In 2012 Stefan Collini asked the question “What are universities for?”; one seemingly answered in institutional mission statements, although how to espouse it and live it out is the challenging bit. It occurred to me, in the light of the last cataclysmic seven days in British politics, that the question is not necessarily what are universities for, but once we know what they are, can they function as they should? Who and what are we, in our roles as educators and professionals working within them? Will we be able to fulfil this role in the way we desire to or have done in the past? And as we try and work out what the answer might be to that in the face of extraordinary uncertainty and volatility we have another, more granular, curriculum-oriented question too. If we believe that higher education is about the growth of the whole person then how can we support students to develop their metacognitive and personal understanding as part of grappling with their subject.

As I mull over these questions I have come up with a “selfie mantra” that can be applied in whatever way you choose, to questions of learner and personal identity. In the light of my conversations with colleagues this week I have been pondering how it might be used to help students manifest their graduate attributes and do so in creative and multisensory ways (see the rest of this site for thoughts on that). What follows is a highly condensed version of that thinking – so apologies in advance to anyone looking for a highly theorised dissection of each element.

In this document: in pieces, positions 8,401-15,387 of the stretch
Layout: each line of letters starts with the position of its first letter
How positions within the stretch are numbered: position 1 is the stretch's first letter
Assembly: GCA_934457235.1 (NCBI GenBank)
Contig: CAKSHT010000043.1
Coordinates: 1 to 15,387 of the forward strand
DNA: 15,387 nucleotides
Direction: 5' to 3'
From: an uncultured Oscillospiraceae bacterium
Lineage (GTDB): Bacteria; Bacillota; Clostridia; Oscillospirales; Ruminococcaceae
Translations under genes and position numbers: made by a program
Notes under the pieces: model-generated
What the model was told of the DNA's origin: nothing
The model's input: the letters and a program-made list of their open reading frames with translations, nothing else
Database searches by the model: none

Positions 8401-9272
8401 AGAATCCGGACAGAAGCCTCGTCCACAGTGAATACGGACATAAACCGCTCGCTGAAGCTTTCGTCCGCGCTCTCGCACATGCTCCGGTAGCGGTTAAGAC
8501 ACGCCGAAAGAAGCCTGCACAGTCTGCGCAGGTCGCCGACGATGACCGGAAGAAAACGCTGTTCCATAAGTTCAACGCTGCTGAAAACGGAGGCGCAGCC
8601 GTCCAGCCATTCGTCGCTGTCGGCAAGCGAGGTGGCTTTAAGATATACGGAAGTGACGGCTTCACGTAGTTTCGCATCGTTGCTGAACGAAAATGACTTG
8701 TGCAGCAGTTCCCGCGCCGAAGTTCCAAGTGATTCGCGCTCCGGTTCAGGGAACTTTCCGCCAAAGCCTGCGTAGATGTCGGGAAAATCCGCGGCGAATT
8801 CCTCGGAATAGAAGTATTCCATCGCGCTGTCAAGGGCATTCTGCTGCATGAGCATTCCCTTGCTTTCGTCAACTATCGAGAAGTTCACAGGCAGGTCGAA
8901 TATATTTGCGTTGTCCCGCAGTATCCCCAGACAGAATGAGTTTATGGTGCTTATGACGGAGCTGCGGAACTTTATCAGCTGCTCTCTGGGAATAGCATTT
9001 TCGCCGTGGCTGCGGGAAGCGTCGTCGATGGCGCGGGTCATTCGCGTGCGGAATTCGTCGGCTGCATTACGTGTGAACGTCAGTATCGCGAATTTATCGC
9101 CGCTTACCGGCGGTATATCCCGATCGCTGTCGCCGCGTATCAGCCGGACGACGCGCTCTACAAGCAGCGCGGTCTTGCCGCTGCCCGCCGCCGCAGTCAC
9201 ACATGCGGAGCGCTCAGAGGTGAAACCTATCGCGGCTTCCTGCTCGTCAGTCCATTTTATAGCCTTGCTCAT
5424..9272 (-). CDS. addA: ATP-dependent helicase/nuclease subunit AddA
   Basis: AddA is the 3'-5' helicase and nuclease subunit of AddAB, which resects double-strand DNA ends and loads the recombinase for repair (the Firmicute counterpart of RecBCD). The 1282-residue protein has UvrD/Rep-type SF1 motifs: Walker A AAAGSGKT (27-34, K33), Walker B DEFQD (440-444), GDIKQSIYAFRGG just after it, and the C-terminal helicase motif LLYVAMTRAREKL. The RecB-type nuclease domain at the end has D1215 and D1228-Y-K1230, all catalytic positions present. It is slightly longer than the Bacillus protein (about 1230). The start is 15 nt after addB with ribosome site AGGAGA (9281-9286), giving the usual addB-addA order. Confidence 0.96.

My mantra – for want of a better word – has four aspects, which are

SELF EVALUATION
SELF EFFICACY
SELF REGULATION
SELF REALISATION

Now you can very easily argue that these overlap in places or could be joined by any number of things starting with “self”; however they will do for now. (Less is more). While all have been extensive researched and/or written about in some form, I am using them currently as perspectives for developing awareness of ones identity and own learning.

Under self evaluation, which is something of a catch all term, I am thinking of the different ways a student might approach this, and how we can move away from the more familiar written models of retrospection. Engaging Imagination goes into this in plenty of detail so here I would like to offer two different illustrations which refocus consideration of self within a bigger issue. Now we know that reflection is always about something, so this is a nuance of this. One illustration  is Robert Nash’s work on Scholarly Personal Narrative, explained here, which combines intellectual analysis of personal perspective and lived experience with a bigger topic, theme or question. An example I have used this week is how someone living in a certain demographic, in a given geographic region, with a fixed political affiliation might answer the question post-Brexit “What is democracy?”. A second illustration  might be how we explore other complex questions through building, drawing or other means, such as “what is the state of higher education today in [insert relevant country] and what does this mean for me?”. By evaluating personal responses to these kinds of questions and experiences we have the chance to integrate thoughts of identity, values, place, role, knowledge and belief rather than itemise some of these things separately.

Self-efficacy as defined by Bandura and paraphrased crudely here is our perception of our ability to handle ourselves and the events that occur in our lives. For students this is often bound up in perceptions of success or failure, or personal confidence and self belief, or as the old saying goes:

Unpacking the extent to which self-doubt (there’s another one) has played a part in processes and outcomes of learning requires honesty and self-scrutiny (whoa – and another) which peer coaching as part of reflective engagement can support. Similarly building and sharing through LEGO or other media can evidence concerns, gaps or victories and how they played out.